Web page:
TRUE BLOOD Werewolf / Horror Director says Yes to Organ Donation
The cast of Three Rivers continues to be an inspiration for organ donation. And Kelly Overton (Det. Rena Yablonski) is no exception.
When I caught up with her, she was just starting her six-week role of a werewolf (Rikki) in True Blood. We managed to touch on both series and emphasize the importance of organ donation.
Werewolf Role Unique
Though she never played a werewolf prior to her role in True Blood, Overton told me, “It was one of those auditions that went really well. I had it (the audition) with Alan Ball and then got a call shortly after saying that I got the part.
“I knew it would be a new process for me, unique. I’d never done a role like that before, where I played both a human and an animal,” Overton laughed. “What I focused on was the fact of my character being human. Then, I added the supernatural air on top of that. I looked at how to play her instincts.
“I think, up to that point, everything I had done before prepared me for the role. Then, the goal became just finishing the season strong.”
Organ Donation A Difficult Choice
Speaking of those prior roles, I asked Overton about Three Rivers, organ donation, Donate Life America’s campaign to register “20 Million in 2012” and if she is an organ donor (she is).
“Three Rivers was so short-lived. I wish I could say more,” she said. “I think anyone that watched the show realized the importance of that gift and what a hard choice it would be for a family member to do that and to have other family members support the decision.
“Three Rivers gave me an awareness of the gift. And fans reached out and told us how they were really touched by the show.”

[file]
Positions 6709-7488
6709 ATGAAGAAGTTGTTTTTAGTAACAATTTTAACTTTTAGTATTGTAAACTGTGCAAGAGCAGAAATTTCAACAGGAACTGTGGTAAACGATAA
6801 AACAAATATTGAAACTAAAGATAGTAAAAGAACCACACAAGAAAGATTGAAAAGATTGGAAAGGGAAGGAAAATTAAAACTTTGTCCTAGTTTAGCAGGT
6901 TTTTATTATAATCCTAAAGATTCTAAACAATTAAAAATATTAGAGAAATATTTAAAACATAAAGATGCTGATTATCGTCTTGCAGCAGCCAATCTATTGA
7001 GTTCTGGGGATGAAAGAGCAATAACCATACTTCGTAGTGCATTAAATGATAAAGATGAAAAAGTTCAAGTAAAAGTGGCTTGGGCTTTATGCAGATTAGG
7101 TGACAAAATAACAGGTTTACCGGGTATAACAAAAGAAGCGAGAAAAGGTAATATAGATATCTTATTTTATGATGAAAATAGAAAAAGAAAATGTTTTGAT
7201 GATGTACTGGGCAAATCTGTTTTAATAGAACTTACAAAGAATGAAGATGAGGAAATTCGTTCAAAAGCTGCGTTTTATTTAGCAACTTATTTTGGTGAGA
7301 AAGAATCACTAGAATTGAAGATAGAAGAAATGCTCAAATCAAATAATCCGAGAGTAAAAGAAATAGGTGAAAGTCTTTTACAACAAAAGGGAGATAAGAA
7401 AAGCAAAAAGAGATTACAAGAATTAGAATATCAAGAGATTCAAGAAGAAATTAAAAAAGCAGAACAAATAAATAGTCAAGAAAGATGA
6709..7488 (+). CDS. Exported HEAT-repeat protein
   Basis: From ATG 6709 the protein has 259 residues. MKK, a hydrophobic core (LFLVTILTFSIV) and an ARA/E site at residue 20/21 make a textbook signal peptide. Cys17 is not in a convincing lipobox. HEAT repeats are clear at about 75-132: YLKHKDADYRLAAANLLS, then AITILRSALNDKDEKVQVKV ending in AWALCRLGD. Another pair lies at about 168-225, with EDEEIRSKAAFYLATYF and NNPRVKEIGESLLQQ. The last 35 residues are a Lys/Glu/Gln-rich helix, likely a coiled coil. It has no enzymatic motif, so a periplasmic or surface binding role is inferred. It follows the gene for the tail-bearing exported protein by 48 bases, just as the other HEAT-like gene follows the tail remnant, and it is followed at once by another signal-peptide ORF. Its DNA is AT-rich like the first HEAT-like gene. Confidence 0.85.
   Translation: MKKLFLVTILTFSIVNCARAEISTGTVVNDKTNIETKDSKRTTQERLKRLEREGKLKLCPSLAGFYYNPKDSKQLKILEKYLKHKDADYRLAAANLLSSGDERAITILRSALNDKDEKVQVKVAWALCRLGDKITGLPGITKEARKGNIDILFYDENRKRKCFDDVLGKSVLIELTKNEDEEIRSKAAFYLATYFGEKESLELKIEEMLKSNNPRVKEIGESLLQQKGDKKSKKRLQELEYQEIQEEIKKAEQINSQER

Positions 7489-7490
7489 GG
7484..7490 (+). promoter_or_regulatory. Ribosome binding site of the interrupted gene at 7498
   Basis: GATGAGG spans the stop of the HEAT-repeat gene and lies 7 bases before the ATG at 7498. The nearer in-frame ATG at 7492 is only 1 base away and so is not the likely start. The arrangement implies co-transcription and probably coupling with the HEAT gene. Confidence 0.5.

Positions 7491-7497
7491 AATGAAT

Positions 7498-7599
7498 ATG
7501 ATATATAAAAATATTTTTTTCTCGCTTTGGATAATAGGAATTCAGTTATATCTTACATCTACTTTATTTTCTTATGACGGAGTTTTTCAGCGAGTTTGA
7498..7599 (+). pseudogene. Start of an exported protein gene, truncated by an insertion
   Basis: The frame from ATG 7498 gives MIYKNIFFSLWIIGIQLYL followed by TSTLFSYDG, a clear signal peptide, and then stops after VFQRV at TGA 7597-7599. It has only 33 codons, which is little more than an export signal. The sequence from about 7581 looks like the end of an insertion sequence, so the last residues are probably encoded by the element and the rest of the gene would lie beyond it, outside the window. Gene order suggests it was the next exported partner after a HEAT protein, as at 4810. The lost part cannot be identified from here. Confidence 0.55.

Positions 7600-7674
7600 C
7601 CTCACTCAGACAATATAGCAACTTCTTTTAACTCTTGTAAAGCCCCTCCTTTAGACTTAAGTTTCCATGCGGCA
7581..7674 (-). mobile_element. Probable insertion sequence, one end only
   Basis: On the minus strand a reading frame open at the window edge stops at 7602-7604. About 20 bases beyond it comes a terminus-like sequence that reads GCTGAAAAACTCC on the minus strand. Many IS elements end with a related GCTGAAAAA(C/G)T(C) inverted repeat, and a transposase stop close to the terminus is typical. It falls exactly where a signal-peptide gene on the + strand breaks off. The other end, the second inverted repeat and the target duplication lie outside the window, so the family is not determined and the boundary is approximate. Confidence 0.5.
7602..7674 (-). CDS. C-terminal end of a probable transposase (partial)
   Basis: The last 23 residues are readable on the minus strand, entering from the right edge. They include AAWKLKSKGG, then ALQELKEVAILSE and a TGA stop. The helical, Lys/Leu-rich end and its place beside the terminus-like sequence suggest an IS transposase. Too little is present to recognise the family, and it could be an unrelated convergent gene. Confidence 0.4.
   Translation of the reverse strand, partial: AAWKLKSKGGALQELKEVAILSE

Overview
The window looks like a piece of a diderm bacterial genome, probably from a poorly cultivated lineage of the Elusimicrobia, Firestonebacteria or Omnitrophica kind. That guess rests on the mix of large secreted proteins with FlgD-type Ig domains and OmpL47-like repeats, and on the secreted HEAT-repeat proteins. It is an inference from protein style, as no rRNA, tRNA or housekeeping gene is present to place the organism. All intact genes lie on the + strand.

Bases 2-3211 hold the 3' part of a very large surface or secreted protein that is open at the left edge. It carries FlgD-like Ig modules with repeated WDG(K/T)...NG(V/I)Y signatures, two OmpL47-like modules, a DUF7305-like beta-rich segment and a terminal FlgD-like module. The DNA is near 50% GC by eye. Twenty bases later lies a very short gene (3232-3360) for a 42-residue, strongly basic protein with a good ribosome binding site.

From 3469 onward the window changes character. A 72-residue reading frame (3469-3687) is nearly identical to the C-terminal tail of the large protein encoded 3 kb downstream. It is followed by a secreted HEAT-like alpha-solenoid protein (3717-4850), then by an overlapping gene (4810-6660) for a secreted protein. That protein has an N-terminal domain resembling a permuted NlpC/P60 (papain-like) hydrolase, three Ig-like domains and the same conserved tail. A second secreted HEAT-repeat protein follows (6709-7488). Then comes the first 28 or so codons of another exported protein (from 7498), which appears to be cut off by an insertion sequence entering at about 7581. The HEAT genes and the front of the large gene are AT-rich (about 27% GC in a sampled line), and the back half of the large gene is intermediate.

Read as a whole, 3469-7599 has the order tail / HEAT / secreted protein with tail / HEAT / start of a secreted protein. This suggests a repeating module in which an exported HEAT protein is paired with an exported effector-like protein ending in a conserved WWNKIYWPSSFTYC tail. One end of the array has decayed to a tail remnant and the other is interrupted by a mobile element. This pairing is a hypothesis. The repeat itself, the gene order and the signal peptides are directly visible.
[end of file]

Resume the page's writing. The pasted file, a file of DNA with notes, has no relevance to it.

Horror Project Talent
Fans also enjoyed her feature film, a horror project called The Collective, which she directed and produced in 2008.
Though met with mixed reviews on its release, the film won many awards, including the Audience Award for Best Feature Film at both the Brooklyn International Film Festival and the Fort Collins TriMedia Film Festival. It was also recipient of the Golden Kahuna Award at the Honolulu International Film Festival and the Silver Palm Award at the Mexico International Film Festival (both for Best Feature Film).
Overton described it to me as “one of the most amazing experiences of my life. We’re living at a time where individuals have access to create on their own. We’re pretty independent and don’t have to wait for anyone. We can tell stories we want to tell, and we have the means to do it.
“It was one of those moments where some friends and I decided to make a movie and had access to the equipment to do it. We had ten days to come up with a story and two weeks to shoot. We went all out.
When we got on a plane and headed home, we didn’t even know if any of it would be in focus. We got back and realized we had something. The film ended up winning a bunch of awards at festivals, and we got distribution. I would absolutely love to do more of that in the future.”
While we’re waiting for her next film project, Overton can be seen in HBO’s True Blood on Sunday nights.
Cheryl has been a freelance TV/film writer for more than 10 years. Simultaneously, she has worked in PR for Bon Jovi Productions in NYC, PolyGram Records (also in NYC), and Rogers & Cowan Public Relations. Cheryl has published articles at suite101.com, “Sci-Fi Entertainment” magazine, and “Soap Opera Weekly.” She was also a credited researcher for English author Denis Meikle’s JOHNNY DEPP: A KIND OF ILLUSION. Cheryl enjoys writing for the entertainment industry and meeting new people. She is also an animal lover.
This post originally appeared at suite101.com.